Case #6: Who's looking at your pictures?

A campaign where you can upload your pictures is making a small version of them publicly available at a "impossible to guess" URL. It was possible to systematically retrieve all the images.

Published: Mon, September 18, 2017, 07:25
Security Monday
Information leak
OWASP 2013 A4

tl;dr ๐Ÿ”—

A campaign web site from Norway's leading supplier of branded goods, where one could upload images - typically of your kid, and typically including their first name and year of birth - was, and still is, making a small 90 x 90 pixels image publicly available. It was possible to systematically retrieve the data.

Summary ๐Ÿ”—

Who: Orkla Food's campaign by Japan Photo
Severity level: Low
Reported: August 2017
Reception and handling: Good
Status: Partially fixed
Reward: A thank you
Issue: A small version of the uploaded picture and often the given name and year of birth of the person in the picture is available publicly available

Background ๐Ÿ”—

Stabburet Leverpostei is a kind of liver pรขtรฉ that has been part of the diet for many Norwegians for generations. They have had a pretty iconic can with a picture of a kid on the front. At first they had the same kid from 1955 to 1970, but in more recent times they have been using the front as more of a marketing opportunity with competitions, campaigns and more a frequent change and use of several different faces.

In August 2017 I saw a TV commercial telling that if you bought 3 cans of Stabburet Leverpostei you could upload your own picture and receive your own cover that you can use at home.

Of course this made me wonder if the images were securly stored.

Approach (technical stuff) ๐Ÿ”—

I went through the wizard for uploading images, getting the lid and buying other products at the same time as having Chrome DevTools open. I looked for anything out of the ordinary and of course tried out different URLs with different IDs and input.

What I saw was that every image uploaded got a UUID which was used when refering to the image in the different web pages.

They also had this share function where you share the lid that you had created to different social media. What this did was just refer to this UUID at some URL.

The sensible thing would be to make the image publicly available at some URL the moment the customer chose to share the image. As long as it is public, one should expect the image to be accessible to anyone knowing or guessing the URL.

The first problem was - and still is - that all images - shared or not - are publicly available if you just know the URL. For me this looks like quite a trend. Developers often assume that because a URL is hard to guess it should be considered private. This spring we had some media coverage in Norway on how a change in the browser Microsoft Edge made Bing index a lot of URLs like these (Norwegian text). Yes, the URLs might be hard to guess, but the problem is that the URL will always be valid, it will always be public, and you don't know who's accessing it.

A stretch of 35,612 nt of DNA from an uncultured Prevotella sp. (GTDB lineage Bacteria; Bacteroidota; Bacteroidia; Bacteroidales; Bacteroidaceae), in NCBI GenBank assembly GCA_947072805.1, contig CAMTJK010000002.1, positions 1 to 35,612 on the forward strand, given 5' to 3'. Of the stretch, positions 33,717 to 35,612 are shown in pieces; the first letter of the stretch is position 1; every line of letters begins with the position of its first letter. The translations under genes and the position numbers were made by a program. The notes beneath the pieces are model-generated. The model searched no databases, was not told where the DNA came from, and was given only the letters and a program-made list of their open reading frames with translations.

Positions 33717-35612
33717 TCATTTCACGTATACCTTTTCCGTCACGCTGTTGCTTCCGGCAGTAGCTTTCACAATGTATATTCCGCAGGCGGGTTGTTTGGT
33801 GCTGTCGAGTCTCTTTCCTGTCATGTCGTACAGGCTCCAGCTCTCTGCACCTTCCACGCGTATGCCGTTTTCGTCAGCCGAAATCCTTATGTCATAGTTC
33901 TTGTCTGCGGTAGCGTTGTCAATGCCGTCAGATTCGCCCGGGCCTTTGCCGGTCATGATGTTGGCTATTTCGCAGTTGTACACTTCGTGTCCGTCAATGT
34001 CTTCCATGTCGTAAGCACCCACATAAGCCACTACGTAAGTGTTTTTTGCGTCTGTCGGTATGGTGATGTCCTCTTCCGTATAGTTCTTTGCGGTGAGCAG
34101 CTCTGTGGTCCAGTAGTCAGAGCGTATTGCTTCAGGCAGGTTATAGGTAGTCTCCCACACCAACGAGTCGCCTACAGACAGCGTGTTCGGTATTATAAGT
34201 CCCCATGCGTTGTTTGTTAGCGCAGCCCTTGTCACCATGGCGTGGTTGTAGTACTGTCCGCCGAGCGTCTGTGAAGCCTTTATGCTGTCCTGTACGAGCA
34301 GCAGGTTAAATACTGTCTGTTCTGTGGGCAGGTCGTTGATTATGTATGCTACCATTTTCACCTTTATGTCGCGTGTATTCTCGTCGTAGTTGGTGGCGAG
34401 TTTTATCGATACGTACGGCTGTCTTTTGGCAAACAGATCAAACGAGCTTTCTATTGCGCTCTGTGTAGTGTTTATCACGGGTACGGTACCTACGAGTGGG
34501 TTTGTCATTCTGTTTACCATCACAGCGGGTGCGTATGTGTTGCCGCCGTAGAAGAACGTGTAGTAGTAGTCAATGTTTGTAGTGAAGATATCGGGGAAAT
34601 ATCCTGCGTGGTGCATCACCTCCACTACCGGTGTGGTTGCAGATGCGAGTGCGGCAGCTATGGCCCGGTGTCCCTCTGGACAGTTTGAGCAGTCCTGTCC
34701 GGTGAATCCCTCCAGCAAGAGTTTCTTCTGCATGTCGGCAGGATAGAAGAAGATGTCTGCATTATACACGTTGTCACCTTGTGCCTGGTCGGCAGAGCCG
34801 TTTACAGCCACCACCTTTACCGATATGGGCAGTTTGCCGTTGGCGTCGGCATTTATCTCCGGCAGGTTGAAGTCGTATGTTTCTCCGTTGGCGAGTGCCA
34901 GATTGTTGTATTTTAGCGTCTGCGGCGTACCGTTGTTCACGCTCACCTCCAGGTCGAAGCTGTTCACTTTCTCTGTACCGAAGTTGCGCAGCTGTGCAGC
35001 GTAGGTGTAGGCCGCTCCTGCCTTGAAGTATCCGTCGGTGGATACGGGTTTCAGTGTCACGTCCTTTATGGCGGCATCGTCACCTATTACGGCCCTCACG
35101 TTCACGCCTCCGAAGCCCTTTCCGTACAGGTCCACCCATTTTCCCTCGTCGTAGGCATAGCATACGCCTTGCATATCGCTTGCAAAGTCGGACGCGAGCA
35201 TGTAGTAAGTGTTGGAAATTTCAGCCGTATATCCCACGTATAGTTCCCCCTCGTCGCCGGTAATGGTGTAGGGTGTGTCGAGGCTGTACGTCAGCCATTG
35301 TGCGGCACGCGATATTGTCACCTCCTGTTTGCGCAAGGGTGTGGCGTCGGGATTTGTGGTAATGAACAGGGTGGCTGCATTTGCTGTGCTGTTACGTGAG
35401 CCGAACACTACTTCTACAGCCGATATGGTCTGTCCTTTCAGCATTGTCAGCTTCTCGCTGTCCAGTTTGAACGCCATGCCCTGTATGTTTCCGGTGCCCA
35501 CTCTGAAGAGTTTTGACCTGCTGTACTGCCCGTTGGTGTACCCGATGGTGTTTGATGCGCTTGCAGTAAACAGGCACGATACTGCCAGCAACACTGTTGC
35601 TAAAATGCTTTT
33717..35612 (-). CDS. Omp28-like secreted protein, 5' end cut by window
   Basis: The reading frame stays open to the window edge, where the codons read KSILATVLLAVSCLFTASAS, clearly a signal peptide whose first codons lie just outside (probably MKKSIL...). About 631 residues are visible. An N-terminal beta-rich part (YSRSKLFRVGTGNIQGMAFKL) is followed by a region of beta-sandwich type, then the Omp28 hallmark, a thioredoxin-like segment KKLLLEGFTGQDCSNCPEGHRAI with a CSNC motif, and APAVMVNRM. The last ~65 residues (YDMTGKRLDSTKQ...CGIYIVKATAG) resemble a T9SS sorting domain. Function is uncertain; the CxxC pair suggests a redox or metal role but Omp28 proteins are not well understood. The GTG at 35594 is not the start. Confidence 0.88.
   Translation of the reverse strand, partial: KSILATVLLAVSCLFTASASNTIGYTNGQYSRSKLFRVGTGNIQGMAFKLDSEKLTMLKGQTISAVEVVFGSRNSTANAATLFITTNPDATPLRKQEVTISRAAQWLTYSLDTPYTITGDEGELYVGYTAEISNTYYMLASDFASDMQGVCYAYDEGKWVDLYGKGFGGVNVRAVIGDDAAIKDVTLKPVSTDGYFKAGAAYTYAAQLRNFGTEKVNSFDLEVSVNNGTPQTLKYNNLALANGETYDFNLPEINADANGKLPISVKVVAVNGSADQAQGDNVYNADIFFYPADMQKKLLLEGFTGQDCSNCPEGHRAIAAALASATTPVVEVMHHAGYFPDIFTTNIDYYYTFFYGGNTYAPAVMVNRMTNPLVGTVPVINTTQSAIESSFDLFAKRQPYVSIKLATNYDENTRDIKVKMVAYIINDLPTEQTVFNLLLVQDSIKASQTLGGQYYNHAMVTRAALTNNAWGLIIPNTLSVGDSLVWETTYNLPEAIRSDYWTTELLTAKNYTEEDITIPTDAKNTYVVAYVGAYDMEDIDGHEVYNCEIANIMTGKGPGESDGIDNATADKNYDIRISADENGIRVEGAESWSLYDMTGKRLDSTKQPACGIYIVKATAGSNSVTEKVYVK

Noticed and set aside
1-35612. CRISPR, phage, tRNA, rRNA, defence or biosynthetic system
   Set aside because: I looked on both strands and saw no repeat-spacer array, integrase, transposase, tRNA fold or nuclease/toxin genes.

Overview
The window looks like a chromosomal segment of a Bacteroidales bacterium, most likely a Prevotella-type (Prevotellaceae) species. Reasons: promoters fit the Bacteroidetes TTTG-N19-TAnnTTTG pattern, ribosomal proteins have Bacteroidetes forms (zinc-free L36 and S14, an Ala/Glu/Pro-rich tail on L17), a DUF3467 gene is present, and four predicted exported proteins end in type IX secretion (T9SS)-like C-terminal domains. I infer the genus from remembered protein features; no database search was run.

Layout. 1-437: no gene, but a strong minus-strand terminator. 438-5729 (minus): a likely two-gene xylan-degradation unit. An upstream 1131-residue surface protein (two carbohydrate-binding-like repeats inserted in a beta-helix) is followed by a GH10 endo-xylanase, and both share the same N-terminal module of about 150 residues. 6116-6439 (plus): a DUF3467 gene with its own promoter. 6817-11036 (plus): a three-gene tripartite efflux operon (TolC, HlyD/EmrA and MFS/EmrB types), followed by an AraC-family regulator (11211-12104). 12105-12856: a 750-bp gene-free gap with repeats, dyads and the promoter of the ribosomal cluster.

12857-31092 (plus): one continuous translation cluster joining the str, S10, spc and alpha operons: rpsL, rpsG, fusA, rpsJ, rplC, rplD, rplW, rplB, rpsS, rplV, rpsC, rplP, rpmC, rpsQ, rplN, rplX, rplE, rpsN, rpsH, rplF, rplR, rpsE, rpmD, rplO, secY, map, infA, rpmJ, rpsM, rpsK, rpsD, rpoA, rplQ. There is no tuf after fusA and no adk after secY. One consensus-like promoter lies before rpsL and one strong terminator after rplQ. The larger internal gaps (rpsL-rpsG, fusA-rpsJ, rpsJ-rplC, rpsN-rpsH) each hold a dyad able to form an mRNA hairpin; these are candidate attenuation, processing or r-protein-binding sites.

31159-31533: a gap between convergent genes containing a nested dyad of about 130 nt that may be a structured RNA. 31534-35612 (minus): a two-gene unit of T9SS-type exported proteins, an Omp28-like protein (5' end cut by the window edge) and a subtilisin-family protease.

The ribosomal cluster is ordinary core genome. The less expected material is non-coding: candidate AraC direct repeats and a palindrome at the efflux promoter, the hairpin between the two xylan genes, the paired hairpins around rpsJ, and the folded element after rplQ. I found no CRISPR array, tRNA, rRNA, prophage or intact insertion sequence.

Going through the checkout process I noticed that the URL for the final receipt - - included the mentioned UUID. And, what's more, the URL redirecting to that URL had the format<some auto incremental ID>. Iterating the ID made it possible to collect the UUIDs from seemingly all the orders (I only tried a few).

E.g., going to
would redirect to
which meant that the image could be seen at

Security issues ๐Ÿ”—

I found two issues in the campaign web site. One is now fixed, but the other persists:

  • Fixed: One could iterate through the completed orders and get the URL of all images
  • Not fixed: Seemingly all images from the orders - even the ones not completed - are public (often including given name and year of birth)

The fact that all images are publicly available is not mentioned in the terms of this campaign.

Reception and handling ๐Ÿ”—

Day zero ๐Ÿ”—

At night I sent an e-mail to the contact address (for Eurofoto (owned by Japan Photo)) telling them about by my findings.

Day 1 ๐Ÿ”—

Just before midnight I received an e-mail telling me that they have stopped adding the image UUID to the URL of the "thank you" page. That's a very impressive response time. It does, however, seem like all images still are publicly available.

Why the low severity level? ๐Ÿ”—

On one hand one could blow this up really big; a lot of pictures of kids with what's probably often their real given name and their year of birth. But, let's be real; in this case we are talking about small images; about 90 x 90 pixels are of the person itself (and then the rest is the rest of the can with the name, year and stuff).

Now, this is speculation, but I wouldn't be surprised if the full size images are available on some other public URL. However, I did not find that. And looking at the image data being uploaded we're looking at a image size (of the person) as small as about 220 x 220 pixels. That is still a pretty low resolution.

Also, there is no connection between the images and data like full name or location.

Conclusion ๐Ÿ”—

You - as a consumer - should always assume that whatever kind of images or information that you are uploading or sending to some third party can end up in either the wrong hands or be publicly available.

All you developers: Please don't think that UUIDs makes data private. You still need authentication and authorization; and you still need to check that it's actually working.

If companies choose to store images like in this case, they should indeed mention that in the terms of the site. That is not the case here. I also wish they would mention for how long they are storing the images.

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